North Carolina is among the remaining states that automatically suspends a motorist’s driving privilege for failure to pay a traffic ticket. The corresponding fines and fees in addition to the ticket often more than $190 and are used for a range of things, including contributing to law enforcement retirement funds. if a person went to court and pled to a traffic ticket but was unable to pay the resulting costs and fine, the court sends notice to DMV and DMV revokes the person’s driver’s license (or privilege to drive if he or she never had a NC driver’s license). Because of this, more than 322,000 drivers in North Carolina have suspended driver’s licenses for unpaid traffic fines and fees. Not having a driver’s license can create barriers to opportunity by making it hard to get a meaningful job or affordable housing. It can also make it hard to attend doctor’s appointments or care for family members. Low-income families and families of color are disproportionately affected by driver’s license suspensions based on traffic debt.
Most individuals who enter this cycle of debt and suspension will never restore their driving privileges. Perpetually deprived of the legal ability to drive, and needing a way to get to work and care for their loved ones, some people continue to drive and risk deeper involvement in the criminal justice system. While the drivers may not be dangerous drivers, situations that lead them to drive without a license, registration, or insurance, put other drivers at risk and make our roads less safe. Others will stop driving and suffer severe isolation from the opportunities and resources necessary to satisfy basic human needs, including employment, housing, family unification, and access to health care. The indefinite, long-term loss of a driver’s license often has catastrophic impacts on entire families, especially in neighborhoods and communities without access to public transportation. More than 90 percent of all North Carolina residents use a car to get to and from work. The lack of a driver’s license restricts job mobility because workers are limited to work opportunities near bus routes or within walking distance.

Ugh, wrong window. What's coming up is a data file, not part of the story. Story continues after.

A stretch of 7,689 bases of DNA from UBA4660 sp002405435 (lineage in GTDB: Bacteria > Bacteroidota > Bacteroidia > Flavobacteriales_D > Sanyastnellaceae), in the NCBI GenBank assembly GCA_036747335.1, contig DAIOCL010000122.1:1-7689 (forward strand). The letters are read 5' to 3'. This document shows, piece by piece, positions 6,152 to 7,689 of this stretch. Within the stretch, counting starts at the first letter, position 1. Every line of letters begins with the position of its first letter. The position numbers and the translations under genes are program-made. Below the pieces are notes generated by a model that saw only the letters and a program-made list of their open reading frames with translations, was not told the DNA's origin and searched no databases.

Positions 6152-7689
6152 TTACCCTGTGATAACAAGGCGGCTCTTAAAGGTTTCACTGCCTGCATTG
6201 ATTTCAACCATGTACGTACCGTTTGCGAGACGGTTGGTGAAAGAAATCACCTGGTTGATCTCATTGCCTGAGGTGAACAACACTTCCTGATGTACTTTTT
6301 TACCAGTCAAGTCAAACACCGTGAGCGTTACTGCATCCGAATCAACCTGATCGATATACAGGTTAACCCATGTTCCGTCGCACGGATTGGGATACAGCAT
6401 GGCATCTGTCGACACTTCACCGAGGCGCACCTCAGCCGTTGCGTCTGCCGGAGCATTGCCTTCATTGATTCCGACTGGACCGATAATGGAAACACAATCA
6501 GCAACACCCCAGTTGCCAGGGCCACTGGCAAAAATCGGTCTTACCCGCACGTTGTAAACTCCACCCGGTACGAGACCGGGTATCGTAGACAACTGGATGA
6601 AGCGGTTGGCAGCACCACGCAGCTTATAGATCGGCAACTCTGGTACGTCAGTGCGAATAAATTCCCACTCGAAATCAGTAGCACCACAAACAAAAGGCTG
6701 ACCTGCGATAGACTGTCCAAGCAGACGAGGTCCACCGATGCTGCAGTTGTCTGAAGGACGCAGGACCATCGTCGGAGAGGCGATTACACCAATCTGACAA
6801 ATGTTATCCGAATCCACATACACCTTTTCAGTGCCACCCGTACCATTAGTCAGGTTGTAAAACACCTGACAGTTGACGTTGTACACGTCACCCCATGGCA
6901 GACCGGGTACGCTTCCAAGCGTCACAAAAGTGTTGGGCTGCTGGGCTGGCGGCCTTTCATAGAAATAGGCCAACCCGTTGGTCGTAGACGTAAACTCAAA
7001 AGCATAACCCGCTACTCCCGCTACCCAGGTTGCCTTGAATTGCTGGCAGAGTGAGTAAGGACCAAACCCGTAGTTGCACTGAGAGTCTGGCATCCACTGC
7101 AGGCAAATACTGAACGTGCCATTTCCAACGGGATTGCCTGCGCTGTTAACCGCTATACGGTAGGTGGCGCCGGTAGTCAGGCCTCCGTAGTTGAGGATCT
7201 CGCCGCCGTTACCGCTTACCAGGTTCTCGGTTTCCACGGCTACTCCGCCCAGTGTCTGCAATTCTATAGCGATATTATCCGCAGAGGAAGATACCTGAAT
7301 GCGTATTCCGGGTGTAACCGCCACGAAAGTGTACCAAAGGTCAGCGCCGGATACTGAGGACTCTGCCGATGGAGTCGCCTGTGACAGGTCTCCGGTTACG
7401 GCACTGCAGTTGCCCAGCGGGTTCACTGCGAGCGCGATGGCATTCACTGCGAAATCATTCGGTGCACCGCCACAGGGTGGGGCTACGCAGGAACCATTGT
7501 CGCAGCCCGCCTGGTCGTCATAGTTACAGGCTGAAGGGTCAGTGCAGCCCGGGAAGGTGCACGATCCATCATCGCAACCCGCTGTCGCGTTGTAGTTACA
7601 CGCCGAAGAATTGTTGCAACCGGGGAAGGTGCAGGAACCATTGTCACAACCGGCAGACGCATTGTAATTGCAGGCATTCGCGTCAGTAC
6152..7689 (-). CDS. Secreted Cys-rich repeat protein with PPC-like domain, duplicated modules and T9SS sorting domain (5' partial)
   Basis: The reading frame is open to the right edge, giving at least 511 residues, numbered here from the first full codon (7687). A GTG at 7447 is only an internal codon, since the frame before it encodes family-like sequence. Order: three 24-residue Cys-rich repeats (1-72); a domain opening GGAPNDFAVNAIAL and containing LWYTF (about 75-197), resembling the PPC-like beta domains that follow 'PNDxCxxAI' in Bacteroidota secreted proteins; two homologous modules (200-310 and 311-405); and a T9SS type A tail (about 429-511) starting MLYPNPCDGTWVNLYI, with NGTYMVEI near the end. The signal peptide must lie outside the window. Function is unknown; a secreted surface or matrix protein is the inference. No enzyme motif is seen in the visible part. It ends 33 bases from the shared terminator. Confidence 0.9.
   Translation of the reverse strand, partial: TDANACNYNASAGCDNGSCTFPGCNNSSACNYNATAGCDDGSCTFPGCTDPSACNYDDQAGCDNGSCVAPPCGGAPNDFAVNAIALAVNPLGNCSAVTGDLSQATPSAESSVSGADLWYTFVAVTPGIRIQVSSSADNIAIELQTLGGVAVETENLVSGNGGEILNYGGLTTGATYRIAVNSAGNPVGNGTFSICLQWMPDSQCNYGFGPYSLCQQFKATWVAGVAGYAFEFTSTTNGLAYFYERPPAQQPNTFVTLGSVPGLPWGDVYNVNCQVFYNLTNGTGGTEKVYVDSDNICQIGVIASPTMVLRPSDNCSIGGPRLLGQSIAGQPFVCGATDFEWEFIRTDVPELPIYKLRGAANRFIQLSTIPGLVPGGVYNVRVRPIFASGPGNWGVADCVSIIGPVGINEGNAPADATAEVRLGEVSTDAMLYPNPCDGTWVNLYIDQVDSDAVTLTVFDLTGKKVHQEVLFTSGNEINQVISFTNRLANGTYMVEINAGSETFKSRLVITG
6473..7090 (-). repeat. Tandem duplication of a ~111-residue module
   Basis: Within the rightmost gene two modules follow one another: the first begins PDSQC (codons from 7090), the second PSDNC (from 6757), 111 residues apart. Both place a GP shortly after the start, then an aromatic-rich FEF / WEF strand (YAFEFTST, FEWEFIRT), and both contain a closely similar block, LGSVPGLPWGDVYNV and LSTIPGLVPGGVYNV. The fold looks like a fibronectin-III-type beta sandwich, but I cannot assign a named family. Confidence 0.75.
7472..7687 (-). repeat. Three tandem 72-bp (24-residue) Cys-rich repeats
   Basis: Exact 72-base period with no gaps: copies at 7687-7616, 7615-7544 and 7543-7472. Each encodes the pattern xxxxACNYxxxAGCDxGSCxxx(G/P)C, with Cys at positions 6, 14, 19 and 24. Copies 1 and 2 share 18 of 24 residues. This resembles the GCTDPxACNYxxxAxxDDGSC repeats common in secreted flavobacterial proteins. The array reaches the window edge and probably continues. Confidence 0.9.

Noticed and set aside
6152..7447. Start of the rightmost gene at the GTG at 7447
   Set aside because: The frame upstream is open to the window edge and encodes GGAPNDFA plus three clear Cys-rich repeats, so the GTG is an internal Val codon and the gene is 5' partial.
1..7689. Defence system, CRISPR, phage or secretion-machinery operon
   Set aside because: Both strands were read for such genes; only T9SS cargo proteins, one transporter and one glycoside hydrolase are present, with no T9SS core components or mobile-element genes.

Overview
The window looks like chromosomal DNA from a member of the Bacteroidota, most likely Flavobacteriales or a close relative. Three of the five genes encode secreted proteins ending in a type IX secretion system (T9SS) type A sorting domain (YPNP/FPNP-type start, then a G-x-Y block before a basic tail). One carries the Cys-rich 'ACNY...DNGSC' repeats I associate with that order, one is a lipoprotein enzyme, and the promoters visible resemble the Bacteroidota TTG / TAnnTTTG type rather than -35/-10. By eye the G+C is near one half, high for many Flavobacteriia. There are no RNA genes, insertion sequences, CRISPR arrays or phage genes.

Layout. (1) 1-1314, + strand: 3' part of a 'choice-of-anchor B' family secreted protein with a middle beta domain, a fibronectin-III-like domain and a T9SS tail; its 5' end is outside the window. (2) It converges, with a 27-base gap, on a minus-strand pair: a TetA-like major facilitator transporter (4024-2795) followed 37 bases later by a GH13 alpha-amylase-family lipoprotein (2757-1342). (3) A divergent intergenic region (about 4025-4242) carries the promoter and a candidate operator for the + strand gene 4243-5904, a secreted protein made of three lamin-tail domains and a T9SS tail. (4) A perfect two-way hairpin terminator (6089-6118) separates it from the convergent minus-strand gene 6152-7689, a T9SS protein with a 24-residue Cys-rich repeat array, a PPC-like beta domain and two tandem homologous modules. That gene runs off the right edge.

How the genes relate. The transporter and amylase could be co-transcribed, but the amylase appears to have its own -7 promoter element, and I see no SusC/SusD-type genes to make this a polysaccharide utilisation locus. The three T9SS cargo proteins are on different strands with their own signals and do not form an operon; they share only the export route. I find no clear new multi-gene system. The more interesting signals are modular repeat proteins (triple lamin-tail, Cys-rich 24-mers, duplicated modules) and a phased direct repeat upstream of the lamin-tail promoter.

Research found that without a car the typical resident can only reach 30 percent of jobs within 90 minutes. In several North Carolina counties, public transportation is not available or is not a meaningful option. Where there is adequate public transportation, it limits the number of workable hours to the schedule of the bus system and can significantly increase commute times. For example, a study found that in Winston-Salem, NC, bus riders spend 8.6 extra hours a week on their commute than they would if they drove directly. The same study calculated that this leads to a loss of approximately $4,360.20 in wages.
We are working with directly impacted people, concerned residents, and advocacy groups to limit North Carolina’s driver’s license suspension law, improve local policies and practices, and provide information to individuals impacted by debt-based driver’s license suspension.
1. Informing Individuals: Education and Outreach
State law allows individuals to go back into court and request the unpaid traffic ticket(s) causing driver’s license suspension to be eliminated or reduced. If you are facing driver’s license suspension because of an unpaid traffic ticket, view our informational website – www.resolvetrafficdebtnc.org.
2. Advancing Adoption of Local Policies: Long scale debt-relief programs
District Attorneys across the state are helping thousands of people in their jurisdictions by motioning the court to eliminate traffic-related debt that is causing long-term driver’s license suspension. Under the mass relief efforts, a district attorney set criteria, and based on the criteria, petition the court to remit the fines and fees for low-level, low-risk traffic offenses.
We are working with directly impacted people, concerned residents, and the NC Pro Bono Resource Center to expand district attorney-initiated debt relief programs across the state.